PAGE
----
“We’ve had only sort of a soft promotion of the database so far,” Harris said. But the committee decided it was time to get the word out about the extensive list and find more programs to add to it. Organizations such as BoatUS are ready to help direct people to the database — and to add information about the programs they know of, BoatUS president Margaret Podlich said. (The database can be accessed via http://www.discoverboating.com/boating-courses/youth-boating-programs.aspx)

In other news, Discover Boating will soon launch two new videos in its “Stories of Discovery” campaign. One is about a young professional — Ashley Rae — who uses her small freshwater aluminum outboard boat to feed her passion to fish. The other one highlights a saltwater boating family in Miami, focusing on how the father’s love of boating, fishing and diving has rubbed off on his 16-year-old son.

Discover Boating also will continue to have country singer Jake Owen participate in its promotional campaigns, said Carl Blackwell, Discover Boating president and co-chairman of the marketing committee. Owen promoted boating on his Days of Gold tour last year and will be doing the same as he tours with Kenny Chesney this year, Blackwell said.

“The good news is Jake is back on board, so we’re very happy about that,” he said. “He has been a tremendous asset for us. And with Kenny Chesney, Jake will be playing larger venues.”

Discover Boating also launched a new campaign, called “Get on the Water,” to promote a new section of its website called the “Get Off Your Dock Guide To Boating.”

The affordability committee is ready to draw up a guide for boat dealers — called a “tool kit’’ — to highlight the value of boating to consumers while offering more affordable ways to take up the recreation, such as buying a used boat. "If a dealership can use one piece of advice from this tool kit, then it is going to make a difference,” committee chairman Jim Coburn said.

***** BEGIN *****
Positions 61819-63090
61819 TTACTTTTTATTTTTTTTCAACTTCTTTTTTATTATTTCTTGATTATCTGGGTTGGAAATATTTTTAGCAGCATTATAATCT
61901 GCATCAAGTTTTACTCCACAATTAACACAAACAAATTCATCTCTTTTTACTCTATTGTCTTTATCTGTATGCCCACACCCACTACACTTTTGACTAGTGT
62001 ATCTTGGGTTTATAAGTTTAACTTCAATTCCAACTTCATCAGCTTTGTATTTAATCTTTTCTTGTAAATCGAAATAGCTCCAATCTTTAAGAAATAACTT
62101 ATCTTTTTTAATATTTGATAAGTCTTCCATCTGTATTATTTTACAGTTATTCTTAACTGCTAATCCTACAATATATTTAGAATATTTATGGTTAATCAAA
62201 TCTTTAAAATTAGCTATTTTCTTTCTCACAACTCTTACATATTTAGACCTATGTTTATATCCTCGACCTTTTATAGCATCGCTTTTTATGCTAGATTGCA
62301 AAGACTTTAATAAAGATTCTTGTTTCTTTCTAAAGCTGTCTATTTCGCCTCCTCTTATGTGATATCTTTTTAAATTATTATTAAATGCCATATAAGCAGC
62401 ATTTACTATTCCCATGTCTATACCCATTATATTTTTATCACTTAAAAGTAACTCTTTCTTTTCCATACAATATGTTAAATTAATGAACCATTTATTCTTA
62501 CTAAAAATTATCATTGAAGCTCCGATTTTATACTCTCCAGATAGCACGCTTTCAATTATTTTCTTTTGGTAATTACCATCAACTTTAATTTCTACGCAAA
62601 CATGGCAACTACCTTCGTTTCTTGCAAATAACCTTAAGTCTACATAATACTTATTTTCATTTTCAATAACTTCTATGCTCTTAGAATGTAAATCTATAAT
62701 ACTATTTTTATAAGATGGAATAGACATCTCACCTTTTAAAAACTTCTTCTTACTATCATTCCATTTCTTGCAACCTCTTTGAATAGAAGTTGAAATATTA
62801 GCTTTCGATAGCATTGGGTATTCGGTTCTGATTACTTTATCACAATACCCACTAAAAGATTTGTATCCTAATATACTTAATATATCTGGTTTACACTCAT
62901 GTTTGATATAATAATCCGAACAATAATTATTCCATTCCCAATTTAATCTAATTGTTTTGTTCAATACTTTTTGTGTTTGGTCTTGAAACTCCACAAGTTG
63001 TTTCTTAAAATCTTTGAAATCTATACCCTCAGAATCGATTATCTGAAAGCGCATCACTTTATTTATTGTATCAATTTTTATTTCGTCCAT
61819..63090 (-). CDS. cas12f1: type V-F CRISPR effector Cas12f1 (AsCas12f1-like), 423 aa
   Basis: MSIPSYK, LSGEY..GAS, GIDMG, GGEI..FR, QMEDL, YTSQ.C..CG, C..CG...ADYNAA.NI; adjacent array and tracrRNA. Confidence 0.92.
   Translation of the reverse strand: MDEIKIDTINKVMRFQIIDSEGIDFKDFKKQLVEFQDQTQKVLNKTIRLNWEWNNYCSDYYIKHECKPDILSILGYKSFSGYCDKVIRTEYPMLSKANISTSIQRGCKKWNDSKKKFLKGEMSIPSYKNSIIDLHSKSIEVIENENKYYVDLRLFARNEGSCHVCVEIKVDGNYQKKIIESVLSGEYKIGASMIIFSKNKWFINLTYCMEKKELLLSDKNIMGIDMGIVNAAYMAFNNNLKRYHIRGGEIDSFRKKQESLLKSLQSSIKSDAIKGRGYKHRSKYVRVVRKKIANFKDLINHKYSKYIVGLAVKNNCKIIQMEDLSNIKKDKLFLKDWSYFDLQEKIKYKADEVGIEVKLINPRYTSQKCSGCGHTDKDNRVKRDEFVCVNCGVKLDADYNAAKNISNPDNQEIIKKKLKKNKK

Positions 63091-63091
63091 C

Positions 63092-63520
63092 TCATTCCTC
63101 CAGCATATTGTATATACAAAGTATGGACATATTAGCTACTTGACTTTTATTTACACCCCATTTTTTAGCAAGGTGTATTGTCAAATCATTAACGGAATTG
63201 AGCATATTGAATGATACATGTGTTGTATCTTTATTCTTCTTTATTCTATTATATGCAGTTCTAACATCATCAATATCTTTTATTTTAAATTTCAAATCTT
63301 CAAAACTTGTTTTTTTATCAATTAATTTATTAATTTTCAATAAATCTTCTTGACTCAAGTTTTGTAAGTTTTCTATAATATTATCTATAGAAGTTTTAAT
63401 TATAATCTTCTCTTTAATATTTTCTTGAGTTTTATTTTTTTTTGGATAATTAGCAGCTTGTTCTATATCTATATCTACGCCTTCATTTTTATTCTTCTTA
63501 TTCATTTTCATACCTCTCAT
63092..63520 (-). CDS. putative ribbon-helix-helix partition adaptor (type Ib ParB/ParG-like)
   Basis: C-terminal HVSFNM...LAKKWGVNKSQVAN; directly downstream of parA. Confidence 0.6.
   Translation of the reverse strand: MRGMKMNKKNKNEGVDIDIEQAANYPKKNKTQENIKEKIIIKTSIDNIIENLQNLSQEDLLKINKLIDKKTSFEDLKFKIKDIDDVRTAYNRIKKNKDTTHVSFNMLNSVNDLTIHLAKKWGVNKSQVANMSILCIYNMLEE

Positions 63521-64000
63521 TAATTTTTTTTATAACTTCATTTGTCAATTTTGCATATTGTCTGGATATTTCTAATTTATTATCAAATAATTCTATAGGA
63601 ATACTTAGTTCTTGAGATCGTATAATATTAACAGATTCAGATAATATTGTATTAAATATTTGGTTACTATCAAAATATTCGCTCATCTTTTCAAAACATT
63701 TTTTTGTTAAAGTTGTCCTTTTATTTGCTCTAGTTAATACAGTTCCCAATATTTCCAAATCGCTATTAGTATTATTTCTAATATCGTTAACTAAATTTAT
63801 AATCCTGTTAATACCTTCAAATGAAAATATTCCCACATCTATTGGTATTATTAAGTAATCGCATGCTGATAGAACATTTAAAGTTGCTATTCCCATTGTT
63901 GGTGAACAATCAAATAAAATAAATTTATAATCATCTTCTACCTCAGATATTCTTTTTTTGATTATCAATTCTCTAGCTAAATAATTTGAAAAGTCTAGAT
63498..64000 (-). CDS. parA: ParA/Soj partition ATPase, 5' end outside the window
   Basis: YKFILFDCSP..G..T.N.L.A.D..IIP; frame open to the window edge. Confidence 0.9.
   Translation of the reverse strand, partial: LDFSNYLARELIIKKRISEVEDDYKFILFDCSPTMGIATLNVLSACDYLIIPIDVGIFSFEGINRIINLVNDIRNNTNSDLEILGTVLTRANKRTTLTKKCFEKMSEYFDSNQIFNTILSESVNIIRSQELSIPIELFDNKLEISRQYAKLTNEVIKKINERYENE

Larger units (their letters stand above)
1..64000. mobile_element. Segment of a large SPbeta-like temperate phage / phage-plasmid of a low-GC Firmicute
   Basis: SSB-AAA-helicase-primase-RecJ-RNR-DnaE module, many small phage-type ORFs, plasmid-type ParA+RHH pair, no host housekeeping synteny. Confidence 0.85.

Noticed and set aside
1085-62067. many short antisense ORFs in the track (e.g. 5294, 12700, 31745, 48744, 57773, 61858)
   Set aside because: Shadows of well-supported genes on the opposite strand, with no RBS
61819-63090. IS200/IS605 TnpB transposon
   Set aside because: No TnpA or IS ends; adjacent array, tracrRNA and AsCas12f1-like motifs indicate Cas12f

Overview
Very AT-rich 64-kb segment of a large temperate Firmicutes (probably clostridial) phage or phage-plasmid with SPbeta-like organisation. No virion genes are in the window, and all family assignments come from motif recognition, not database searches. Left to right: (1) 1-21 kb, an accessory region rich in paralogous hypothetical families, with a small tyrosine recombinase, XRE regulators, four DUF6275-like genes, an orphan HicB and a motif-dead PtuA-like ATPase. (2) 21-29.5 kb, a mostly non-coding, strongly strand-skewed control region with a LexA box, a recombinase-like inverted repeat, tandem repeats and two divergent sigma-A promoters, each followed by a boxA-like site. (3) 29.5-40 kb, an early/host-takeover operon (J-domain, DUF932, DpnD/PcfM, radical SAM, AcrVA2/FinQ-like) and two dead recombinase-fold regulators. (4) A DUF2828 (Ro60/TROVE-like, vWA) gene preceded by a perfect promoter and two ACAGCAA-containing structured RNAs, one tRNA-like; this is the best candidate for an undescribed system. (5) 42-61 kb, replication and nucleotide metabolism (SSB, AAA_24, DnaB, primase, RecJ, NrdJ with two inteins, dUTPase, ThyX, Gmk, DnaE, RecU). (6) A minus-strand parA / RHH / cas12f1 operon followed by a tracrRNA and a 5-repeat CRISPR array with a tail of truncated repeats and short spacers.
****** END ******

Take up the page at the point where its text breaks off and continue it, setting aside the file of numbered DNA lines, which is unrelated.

After his presentation, Karen Trostle of the National Marine Bankers Association said the industry is doing a good job at boat shows of presenting new-boat purchase price signage in monthly payment increments. The industry can benefit further by explaining to consumers the overall cost of boat ownership, which includes storage, maintenance and insurance, said Vin Petrella of the Association of Yacht Sales Professionals (YBAA).

The diversity committee said it will take a new name — New Markets Task Force — which better describes the group’s efforts to promote boating within not just minority groups, but also among women and youths. The committee also voiced the need for career opportunity development for new markets. “The hiring of diversity markets is essential in key markets and the development of career paths is critical for our industry,” the committee’s report said.

There were big strides in industry advocacy. The NMMA’s Jeff Gabriel and Michael Lewan updated the advocacy efforts of Boating United, which since its formation in January 2014 has grown to more than 25,000 advocates and users who can be called upon to take action on policy issues.

Since January 2014, “campaigns have been launched on issues such as ethanol, boater safety, boater access and even boat foam insulation,” the advocacy committee report said.